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Pros: The fast response time really makes a difference. The LED backlighting makes colours vibrant but not oversaturated, the OSD isn't too confusing (though certainly not the best), and the external appearance of this monitor is quite nice, with the red trim on the base and a matte display. Connectivity has the standard choices and will satisfy anyone looking to put this monitor on a desk (though the choices might be fairly limited if you're looking to make this your main display in the house, and since it's a straight-up monitor there's no component or composite connections).
There are little things that you don't really think about when purchasing a monitor, but are nice to have, like a warning about Optimal Resolution (which you can turn off) if the displayed content is above or below 1920x1080; an option to choose between Limited and Full RGB (recommend reading up on the difference, but if the input source this monitor is connected to supports Full RGB, make sure that's selected on both the device and monitor); and an Information section in the settings that tells you what the model number is. That saved me some searching.
The buttons on the side of the display, used to control the OSD, are marked with small white dots that make them easier to see from the front. Each is programmable for a hotkey, which can range in function from changing the input source, to controlling the Black Equalizer levels, to quickly changing one of the predefined Picture Modes, to opening the OSD, etc.
Cons: If you are looking for rich, deep blacks, this - and any other monitor with a TN panel - is not for you. There is way too much backlight bleed-through. You won't really notice in bright scenes in movies or games, but in darker scenes, while the colours still hold true, the backlight shines through the blacks. Others may be unaffected by it, but it proves really distracting for me, and even though I calibrated this monitor as much as possible (the default RTS 1 setting is terrible), you'll still find me trying in vain to find some sort of backlight setting. On my HDTV, I was able to turn down the backlight and up the contrast and brightness to make up for it, which solved the bleed-through, but unfortunately all that is available with this monitor is Brightness, Contrast, and various other settings.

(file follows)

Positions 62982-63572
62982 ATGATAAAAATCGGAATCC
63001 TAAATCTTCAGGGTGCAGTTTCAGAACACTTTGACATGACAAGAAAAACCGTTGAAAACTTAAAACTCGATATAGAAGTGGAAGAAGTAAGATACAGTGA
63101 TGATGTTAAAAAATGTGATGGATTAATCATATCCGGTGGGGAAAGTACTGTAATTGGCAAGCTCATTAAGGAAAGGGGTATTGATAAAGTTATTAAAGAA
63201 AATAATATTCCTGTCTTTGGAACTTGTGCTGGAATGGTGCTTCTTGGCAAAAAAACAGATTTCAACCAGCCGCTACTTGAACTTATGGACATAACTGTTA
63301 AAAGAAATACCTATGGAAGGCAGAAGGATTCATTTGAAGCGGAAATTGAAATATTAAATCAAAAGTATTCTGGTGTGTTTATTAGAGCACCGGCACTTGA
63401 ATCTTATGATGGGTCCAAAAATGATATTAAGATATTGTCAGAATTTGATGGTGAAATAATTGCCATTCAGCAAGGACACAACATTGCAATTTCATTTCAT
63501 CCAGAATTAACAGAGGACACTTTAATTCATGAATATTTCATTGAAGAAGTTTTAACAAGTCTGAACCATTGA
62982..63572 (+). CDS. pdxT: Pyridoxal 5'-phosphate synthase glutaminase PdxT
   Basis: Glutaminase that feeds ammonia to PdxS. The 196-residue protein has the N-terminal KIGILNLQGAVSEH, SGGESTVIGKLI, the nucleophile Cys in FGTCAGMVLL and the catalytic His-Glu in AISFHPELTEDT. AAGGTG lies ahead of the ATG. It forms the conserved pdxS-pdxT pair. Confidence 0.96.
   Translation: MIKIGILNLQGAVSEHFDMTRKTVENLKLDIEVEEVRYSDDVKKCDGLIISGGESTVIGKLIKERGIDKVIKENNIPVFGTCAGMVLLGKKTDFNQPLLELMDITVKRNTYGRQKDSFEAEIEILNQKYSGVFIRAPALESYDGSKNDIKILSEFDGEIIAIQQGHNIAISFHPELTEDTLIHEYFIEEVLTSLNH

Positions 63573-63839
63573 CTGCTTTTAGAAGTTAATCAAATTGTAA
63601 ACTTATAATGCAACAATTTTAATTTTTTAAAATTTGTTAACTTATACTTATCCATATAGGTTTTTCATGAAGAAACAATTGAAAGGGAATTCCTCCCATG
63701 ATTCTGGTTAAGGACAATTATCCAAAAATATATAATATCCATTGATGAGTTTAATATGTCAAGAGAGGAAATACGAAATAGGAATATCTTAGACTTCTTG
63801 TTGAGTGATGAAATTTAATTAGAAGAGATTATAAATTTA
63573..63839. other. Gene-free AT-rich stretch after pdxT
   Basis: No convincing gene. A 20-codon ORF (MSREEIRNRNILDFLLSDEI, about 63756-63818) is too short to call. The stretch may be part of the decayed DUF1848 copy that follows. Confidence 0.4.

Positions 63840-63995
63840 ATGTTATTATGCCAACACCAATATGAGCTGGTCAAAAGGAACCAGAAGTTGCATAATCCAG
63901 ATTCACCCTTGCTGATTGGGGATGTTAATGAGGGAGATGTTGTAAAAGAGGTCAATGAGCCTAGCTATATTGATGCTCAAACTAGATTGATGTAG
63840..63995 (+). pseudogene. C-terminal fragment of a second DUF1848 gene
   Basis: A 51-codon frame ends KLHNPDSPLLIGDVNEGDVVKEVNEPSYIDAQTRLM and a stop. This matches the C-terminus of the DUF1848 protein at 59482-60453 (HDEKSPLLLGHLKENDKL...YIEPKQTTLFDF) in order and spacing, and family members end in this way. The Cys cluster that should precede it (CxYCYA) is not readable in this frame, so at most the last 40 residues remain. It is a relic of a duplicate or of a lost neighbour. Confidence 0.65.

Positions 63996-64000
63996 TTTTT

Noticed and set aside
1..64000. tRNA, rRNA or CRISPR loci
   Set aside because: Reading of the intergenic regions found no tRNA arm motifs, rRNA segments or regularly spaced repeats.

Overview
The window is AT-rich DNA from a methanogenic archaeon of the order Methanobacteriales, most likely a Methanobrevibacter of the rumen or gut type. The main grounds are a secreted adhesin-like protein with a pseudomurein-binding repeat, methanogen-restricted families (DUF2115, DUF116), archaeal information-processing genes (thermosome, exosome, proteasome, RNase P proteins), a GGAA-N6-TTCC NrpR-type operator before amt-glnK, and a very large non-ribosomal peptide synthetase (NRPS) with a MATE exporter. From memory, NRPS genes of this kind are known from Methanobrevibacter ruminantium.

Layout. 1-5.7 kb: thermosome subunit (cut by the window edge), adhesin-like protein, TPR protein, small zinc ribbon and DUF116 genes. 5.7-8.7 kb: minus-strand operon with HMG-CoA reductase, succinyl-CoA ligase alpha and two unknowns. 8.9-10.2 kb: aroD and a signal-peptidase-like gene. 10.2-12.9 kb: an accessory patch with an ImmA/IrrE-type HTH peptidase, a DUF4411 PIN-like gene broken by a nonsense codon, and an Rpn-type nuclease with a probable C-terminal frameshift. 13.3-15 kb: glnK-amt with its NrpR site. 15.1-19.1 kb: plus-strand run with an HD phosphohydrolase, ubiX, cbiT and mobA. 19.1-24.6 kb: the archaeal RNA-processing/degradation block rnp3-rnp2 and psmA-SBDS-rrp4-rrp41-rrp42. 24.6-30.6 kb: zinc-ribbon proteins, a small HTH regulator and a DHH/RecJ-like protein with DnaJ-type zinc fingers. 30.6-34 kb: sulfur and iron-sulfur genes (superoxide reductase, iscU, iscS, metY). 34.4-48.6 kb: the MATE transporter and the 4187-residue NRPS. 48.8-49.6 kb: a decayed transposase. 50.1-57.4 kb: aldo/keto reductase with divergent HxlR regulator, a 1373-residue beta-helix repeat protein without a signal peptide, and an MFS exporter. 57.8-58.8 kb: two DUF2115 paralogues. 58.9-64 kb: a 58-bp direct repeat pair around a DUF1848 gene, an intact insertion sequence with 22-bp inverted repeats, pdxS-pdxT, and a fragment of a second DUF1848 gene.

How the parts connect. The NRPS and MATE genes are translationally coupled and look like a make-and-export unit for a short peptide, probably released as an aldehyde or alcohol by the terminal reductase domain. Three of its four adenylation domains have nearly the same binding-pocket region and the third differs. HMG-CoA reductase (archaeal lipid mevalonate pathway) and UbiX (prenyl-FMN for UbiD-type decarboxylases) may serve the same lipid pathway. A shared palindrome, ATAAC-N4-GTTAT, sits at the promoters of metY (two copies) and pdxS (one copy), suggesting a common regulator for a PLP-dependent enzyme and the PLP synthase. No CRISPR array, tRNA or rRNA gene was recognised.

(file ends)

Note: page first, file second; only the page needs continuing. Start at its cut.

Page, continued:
I can't say for other reviewers, but the Black EQ really makes no difference to me. Yes, it makes dark things brighter, which may help if the game you're playing is particularly dark - such as either Metro game, or heck, even parts of Destiny - but it does so at the expense of picture quality (after all, those scenes/levels are dark for a reason).
The buttons on the side have very slight ridges on them, meant to make it easier to find them in the dark, but they lack any other distinction, and they're all the same size and shape, so I find I fumble around with them more often than not if I need to change something at night.
Other Thoughts: The AMA setting fully eliminates any trace of unwanted motion blur/ghosting (unless the game you're playing puts it in there on purpose), but at the cost of showing a white after-image for a split-second. You're unlikely to notice it in day-to-day usage when it's set to High, but it's there, and it took me a while to adjust to its presence. DO NOT set it to Premium, or you WILL notice it. In the end, whether you use AMA at all is up to your personal preference. I find it's more noticeable when you're looking at something dark on a lighter background. Case in point, the trees in Morrowind: looking around, I could clearly see a rapid afterimage of the trees against the bright blue sky. Disabling it showed ghosting though, which I dislike more than the unique issue the feature provides.READ FULL REVIEW